► New FWD BMW 1-series driven
► Does it still feel like a BMW?
► Priced from £24,430
It’s all change for the new BMW 1-series. Not only has the styling taken its biggest direction change since the first-generation model was launched back in 2004, but the car’s unique selling point has also gone: you can no longer buy a new 1-series with rear-wheel drive.
It’s front-wheel drive, all-wheel drive… and that’s your lot. This review coming to you not long after Mercedes-AMG announced a rear-wheel drive mode for its A45 hatchback…
Does anyone care, though?
If you’re reading this new BMW 1-series review, then which axle is driven probably does matter - as you’ve likely got a decent interest in cars. However, the truth is that a large portion of current 1-series drivers don’t actually realise that their car is rear-wheel drive.
Despite the switch to FWD, BMW still markets the 1-series as a ‘sporty’ family hatchback. Indeed, M Sport spec returns (along with SE and Sport), as does an M-oriented performance version that we’ll get onto in a second.
What else is new on the 2020 BMW 1-series?
You’re as qualified as we are to judge the new One's styling, so we’ll save you a subjective critique on that grille and skip straight to things like the increased level of technology on offer. The brand’s imaginatively-named BMW Operating System 6.0 is standard fit, although you can get the more advanced iDrive 7.0 version (seen on the latest 3-series) as an option.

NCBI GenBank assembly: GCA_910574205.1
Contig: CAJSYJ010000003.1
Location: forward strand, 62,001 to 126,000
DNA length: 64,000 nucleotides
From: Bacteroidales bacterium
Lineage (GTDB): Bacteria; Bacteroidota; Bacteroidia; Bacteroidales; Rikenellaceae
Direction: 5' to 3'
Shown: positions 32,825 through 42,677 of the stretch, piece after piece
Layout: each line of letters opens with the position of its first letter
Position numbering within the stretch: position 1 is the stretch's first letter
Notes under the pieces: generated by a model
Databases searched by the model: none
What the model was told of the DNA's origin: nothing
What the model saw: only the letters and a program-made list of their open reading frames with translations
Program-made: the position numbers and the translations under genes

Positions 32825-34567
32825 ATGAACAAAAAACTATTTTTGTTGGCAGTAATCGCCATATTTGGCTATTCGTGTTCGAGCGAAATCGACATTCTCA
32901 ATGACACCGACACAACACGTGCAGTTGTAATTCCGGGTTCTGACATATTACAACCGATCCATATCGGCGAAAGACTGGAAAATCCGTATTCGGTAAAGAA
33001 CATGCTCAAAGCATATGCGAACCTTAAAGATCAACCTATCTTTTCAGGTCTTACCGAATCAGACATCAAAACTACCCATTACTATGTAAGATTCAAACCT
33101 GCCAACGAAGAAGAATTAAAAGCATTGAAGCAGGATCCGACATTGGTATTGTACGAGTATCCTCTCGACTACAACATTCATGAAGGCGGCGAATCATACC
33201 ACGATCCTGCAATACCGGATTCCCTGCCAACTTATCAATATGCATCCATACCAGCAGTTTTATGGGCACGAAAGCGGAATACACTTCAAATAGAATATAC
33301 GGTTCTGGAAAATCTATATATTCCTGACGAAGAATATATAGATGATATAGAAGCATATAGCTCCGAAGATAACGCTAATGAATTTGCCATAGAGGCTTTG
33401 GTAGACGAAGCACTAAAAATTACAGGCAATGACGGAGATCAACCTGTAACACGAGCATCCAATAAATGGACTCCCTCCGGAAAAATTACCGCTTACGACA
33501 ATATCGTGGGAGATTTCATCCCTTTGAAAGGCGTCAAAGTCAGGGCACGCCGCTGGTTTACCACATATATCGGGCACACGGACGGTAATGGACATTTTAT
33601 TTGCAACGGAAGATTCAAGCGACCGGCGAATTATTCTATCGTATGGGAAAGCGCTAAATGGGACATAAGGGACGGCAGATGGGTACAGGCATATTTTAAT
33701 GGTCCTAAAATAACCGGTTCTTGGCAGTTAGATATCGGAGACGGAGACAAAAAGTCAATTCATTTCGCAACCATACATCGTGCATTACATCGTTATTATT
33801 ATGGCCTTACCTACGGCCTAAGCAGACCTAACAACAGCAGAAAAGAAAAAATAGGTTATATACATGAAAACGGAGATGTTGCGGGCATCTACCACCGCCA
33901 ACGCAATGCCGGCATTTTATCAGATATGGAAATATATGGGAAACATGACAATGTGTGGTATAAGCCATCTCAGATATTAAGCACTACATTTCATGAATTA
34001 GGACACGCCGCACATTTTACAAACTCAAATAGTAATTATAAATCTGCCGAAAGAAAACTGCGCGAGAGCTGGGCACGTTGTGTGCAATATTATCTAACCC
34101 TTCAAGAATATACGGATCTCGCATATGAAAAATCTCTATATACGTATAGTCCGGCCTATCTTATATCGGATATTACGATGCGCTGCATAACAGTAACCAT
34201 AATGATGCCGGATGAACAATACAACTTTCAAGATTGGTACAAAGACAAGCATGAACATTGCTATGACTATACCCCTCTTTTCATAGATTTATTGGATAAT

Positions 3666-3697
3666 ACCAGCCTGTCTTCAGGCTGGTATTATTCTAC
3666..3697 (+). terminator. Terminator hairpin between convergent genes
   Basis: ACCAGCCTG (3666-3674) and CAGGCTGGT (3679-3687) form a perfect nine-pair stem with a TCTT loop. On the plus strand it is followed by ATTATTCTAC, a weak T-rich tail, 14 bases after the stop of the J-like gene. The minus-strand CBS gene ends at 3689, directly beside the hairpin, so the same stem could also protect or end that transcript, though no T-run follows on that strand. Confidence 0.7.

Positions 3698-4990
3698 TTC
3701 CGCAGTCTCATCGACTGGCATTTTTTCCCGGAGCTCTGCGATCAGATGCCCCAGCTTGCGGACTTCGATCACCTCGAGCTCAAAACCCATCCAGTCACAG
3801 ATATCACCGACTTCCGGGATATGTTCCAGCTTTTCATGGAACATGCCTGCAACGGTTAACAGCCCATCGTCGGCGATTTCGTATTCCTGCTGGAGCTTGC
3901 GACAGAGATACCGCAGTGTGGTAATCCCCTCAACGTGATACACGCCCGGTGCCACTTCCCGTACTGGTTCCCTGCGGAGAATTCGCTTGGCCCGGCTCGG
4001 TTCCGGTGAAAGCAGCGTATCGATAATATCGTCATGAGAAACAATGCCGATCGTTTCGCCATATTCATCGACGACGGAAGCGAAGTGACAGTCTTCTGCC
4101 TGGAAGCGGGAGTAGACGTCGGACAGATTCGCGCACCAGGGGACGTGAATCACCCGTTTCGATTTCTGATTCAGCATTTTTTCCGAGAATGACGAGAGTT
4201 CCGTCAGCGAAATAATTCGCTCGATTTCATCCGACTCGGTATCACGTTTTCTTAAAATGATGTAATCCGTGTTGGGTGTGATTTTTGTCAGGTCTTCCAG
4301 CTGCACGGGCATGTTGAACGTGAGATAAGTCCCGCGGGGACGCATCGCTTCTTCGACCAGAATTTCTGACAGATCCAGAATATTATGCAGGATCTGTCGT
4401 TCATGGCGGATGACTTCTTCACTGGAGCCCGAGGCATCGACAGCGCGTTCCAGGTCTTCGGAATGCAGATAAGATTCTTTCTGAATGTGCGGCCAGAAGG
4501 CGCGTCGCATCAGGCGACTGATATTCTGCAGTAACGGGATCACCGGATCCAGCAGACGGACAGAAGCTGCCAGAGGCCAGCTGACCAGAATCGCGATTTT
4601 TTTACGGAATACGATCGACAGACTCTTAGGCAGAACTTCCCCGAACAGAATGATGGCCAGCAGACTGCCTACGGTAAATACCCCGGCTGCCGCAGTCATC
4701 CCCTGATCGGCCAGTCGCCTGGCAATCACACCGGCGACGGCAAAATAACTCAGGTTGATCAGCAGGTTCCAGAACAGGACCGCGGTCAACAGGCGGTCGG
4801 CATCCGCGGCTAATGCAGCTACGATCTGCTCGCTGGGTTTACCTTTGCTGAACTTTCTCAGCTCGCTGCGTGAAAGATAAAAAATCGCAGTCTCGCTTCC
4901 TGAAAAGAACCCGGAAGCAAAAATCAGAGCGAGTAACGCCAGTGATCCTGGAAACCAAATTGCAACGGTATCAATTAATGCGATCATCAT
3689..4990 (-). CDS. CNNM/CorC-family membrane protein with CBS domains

The latter is one of the best infotainment systems around, and while it might not have the wow factor of the Mercedes-Benz A-Class’s equivalent MBUX, the level of all-round polish in the infotainment is impressive. We really like having a choice between the rotary dial, touchscreen and voice - it caters for all preferences.
Eyes forward and the 1-series is now available with the BMW Live Cockpit Plus digital dashboard display and a head-up display showing sat-nav, media, phone and driving data. Where the digital dials disappoint (they're not as customisable as Mercedes-Benz's or Audi’s), the latter is about as good as head-up displays get, both for clarity and functionality.
Like the 3-series, there’s a fairly button-heavy design around the 1’s centre console (the whole cabin is very similar to its saloon car bigger brother), but the upside is there are plenty of physical switches for the crucial controls. You can also use BMW’s in-built personal assistant to adjust the temperature, navigate to the nearest pizza restaurant or request a spontaneous joke if you’re in the kind of mood to share a laugh with a faceless robot. Think a slightly less capable Siri, but for cars. Gesture control also debuts on the 1-series.
Aren’t you missing something?
Ah, you mean the rear-wheel drive bit? Well, it’s gone. And by the looks of things it’s gone for good. Depending on which flavour you get your 1-series in, it’s going to be either front- or all-wheel drive. For a small section of buyers – most likely those who think their 118d M Sport is a performance car – this will no doubt be the end of the world. However, for the rest of us (eg those who just want a quality premium hatchback) this will be about as inconsequential as changing the breed of cow the dashboard leather is taken from.
Admittedly, the whole debate is changed somewhat when we bring the M135i xDrive into the mix, as with 302bhp and 332lb ft of torque, this has a more focused kind of buyer in mind. The good news is that traction from the now standard xDrive all-wheel drive (with 50:50 torque distribution) is superb and the body control taut enough to mean the M135i rarely feels out of its depth at road speeds.
You also get fancy new driver assistance tech such as ARB traction control (designed to reduce understeer by carefully metering out torque) and BMW Performance Control which applies the inside wheel brakes before traction is broken. Both of which are standard across the 1-series range.